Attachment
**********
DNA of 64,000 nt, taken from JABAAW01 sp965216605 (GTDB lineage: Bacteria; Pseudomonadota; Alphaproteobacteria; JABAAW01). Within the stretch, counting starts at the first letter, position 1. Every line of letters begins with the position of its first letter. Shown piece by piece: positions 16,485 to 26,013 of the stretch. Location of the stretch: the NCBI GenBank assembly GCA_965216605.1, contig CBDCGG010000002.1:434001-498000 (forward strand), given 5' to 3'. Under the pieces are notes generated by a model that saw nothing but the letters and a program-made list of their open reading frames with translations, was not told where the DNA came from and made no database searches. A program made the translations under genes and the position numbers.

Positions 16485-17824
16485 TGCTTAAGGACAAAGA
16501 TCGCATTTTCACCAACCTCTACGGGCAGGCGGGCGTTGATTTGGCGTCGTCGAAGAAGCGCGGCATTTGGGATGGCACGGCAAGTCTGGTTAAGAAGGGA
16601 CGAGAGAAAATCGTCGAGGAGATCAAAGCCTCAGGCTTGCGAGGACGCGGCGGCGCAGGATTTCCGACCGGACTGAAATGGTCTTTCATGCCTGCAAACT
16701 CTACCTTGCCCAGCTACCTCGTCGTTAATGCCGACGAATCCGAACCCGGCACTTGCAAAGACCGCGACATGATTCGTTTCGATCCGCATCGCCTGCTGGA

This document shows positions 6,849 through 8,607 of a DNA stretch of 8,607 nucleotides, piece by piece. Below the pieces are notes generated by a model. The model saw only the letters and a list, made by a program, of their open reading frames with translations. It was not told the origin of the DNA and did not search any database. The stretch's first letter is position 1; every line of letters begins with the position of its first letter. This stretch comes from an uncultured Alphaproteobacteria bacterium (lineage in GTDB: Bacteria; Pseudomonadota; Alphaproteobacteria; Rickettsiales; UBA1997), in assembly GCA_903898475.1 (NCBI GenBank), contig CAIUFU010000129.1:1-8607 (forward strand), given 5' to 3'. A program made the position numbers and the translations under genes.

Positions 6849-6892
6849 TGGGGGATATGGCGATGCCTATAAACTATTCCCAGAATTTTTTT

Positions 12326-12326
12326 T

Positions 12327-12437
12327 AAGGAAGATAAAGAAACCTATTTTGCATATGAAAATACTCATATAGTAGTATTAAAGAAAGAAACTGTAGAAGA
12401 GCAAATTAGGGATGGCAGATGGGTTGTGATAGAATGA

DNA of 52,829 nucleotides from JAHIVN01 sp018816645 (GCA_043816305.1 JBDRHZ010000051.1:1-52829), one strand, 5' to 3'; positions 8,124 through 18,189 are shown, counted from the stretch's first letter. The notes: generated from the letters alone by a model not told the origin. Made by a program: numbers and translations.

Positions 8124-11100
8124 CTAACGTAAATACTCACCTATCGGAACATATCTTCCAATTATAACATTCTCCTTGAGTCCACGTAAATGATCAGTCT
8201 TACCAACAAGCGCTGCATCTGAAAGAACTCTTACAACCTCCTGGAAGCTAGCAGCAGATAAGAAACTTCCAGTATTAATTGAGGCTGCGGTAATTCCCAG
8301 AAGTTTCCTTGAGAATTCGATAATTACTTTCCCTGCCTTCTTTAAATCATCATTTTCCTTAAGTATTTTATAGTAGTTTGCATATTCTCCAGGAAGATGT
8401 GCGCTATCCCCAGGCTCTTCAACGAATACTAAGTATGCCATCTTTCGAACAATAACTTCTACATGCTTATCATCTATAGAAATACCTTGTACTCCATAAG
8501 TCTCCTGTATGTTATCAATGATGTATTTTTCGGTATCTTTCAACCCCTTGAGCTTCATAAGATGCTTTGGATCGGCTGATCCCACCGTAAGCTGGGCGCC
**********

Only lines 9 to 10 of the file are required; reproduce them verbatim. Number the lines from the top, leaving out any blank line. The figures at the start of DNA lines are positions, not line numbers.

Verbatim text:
6849 TGGGGGATATGGCGATGCCTATAAACTATTCCCAGAATTTTTTT

Positions 12326-12326